According to a new ruling in the United Kingdom, a Vehicle of Historic Interest is at least 40 years old and in original condition. The new ruling matches similar legislation in other European countries.
The British government has issued guidance over the new MOT-rules for classic vehicles. Last September, the Department for Transport announced that any vehicle of 40 years and older would be exempt from the yearly technical inspection, the MOT-test, as of 20 May 2018.
But for the Federation of British Historic Vehicle Clubs, the age-limit of 40 years was not enough to determine what cars would profit from the MOT-exemption. So FBHVC asked for extra guidance. The DfT has now issued an official status for motor vehicles as Vehicle of Historic Interest (VHI).
In short, the status of VHI is for any motor vehicle that is at least 40 years old and is in practically original condition. This means that the car (or van, truck or motorcycle) still has the bodywork that was designed for it, still has an original engine and suspension and also it means that the chassis may not have been altered.
Of course, it is alright if the car has been restored, even if it has been restored with non-original parts. But any major alterations to body, chassis or running gear are considered a breach of originality and such a vehicle cannot get the status of a VHI. If the car has been seriously altered, the VHI-rules demand that the alterations have been made more than 30 years ago.
This probably rules out, for instance, the many Jaguar MkII’s that over the years have been turned into replica’s of racing cars, or that have been modernized by replacing the running gear by that of a much younger Jaguar.
It also rules out any classic petrol-car that has been equipped with a diesel engine, and it certainly rules out classic Citroën 2CV’s or Volkswagen Beetles that have been turned into to electric vehicles.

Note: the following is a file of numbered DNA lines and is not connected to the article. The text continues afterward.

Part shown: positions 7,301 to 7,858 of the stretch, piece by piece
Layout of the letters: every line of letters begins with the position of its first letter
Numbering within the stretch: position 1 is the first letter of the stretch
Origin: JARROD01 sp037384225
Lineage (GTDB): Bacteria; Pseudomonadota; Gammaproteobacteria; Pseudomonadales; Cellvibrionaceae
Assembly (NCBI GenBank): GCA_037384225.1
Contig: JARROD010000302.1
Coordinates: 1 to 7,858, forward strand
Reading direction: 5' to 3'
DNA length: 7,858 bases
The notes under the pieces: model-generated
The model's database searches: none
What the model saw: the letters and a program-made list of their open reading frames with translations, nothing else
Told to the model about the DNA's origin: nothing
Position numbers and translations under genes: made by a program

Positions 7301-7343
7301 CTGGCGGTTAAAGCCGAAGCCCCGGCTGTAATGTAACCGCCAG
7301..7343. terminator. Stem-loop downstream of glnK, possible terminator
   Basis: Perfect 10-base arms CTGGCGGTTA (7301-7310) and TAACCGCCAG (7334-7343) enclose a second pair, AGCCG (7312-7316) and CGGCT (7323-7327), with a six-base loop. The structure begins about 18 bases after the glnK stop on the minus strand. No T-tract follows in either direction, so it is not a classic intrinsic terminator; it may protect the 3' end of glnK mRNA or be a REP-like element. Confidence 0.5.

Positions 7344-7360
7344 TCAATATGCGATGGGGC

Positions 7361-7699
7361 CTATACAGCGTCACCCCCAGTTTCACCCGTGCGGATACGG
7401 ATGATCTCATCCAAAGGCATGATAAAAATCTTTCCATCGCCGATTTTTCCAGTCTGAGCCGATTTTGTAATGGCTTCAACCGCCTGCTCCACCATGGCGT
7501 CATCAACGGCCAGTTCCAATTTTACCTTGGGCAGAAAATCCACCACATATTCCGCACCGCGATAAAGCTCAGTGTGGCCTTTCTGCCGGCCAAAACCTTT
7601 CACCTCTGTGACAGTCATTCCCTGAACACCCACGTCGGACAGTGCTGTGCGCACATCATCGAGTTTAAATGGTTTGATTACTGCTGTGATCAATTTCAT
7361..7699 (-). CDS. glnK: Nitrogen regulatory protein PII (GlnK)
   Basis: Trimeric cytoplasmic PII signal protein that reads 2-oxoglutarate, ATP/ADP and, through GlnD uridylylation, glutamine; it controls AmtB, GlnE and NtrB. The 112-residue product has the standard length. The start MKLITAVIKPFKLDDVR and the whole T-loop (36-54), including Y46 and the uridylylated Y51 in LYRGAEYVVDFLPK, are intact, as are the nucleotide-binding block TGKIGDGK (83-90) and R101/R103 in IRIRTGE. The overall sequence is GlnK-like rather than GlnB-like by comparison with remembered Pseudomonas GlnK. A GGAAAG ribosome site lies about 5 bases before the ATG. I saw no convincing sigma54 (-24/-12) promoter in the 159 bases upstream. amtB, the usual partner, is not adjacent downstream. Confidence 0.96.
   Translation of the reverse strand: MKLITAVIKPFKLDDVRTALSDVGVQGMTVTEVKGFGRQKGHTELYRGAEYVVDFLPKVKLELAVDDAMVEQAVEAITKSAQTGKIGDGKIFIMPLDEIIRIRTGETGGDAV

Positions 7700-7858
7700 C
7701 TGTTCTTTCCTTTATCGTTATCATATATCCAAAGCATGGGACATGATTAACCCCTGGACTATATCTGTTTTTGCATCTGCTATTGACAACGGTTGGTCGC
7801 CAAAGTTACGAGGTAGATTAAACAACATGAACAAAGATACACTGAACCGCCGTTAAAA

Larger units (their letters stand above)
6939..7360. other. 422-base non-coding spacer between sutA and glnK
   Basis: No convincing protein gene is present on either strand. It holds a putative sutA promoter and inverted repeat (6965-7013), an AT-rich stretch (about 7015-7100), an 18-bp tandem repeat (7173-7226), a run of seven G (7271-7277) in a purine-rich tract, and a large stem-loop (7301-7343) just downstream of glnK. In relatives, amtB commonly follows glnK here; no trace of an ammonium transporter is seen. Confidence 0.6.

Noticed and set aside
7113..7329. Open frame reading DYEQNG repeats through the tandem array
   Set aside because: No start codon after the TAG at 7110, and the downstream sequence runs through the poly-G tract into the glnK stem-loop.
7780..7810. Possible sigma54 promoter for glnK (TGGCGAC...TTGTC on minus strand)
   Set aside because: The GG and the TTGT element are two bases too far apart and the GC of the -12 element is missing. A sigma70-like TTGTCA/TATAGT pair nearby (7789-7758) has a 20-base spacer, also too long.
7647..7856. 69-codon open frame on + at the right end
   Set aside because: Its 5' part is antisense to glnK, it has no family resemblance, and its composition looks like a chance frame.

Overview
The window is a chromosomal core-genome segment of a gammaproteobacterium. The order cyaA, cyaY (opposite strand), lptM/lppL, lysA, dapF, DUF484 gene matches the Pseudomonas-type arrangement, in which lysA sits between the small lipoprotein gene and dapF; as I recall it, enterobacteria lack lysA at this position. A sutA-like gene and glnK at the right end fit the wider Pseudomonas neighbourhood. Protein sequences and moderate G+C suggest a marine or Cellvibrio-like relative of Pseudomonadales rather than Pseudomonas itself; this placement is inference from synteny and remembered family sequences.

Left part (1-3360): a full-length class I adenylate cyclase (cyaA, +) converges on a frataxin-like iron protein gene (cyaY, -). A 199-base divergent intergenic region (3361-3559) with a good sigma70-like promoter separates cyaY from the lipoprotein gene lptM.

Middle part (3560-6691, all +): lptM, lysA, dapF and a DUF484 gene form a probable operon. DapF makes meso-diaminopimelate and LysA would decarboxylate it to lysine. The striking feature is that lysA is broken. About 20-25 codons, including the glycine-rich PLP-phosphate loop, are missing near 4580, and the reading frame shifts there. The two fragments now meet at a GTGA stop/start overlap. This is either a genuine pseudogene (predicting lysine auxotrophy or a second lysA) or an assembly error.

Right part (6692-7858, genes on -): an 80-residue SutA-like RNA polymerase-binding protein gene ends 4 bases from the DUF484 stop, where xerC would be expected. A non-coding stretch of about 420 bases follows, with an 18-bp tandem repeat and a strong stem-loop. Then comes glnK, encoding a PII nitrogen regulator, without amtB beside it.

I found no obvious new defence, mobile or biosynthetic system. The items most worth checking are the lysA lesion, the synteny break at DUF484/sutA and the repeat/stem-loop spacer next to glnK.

It probably even rules out fourdoor Range Rover Vogues from the 1980’s that have been mounted on early 1970’s chassis.
Not to mention all the hotrod-conversions that over the years have been built from Ford Anglia’s or Austin Devons and the like.
The new guidance also rules out kit cars that have been converted less then 40 years ago, even if based on a chassis that is older then 40 years. For the VHI-status, what counts is the moment of conversion and not the moment of registration of the original chassis.
The new British VHI-status is similar to legislation in some other European countries. For instance in Germany is a similar rule, where classic cars (of 30 years and older) need to be scrutinized in order to get an official status as a classic car. This status gives them also an exemption from road tax and allows them to enter low-emission zones in German cities.
In general, the new British VHI-status for classic follows the definition of classic cars that has been published some years ago by FIVA, the European organization of classic car clubs.
Read the complete ruling by the British Department for Transport here.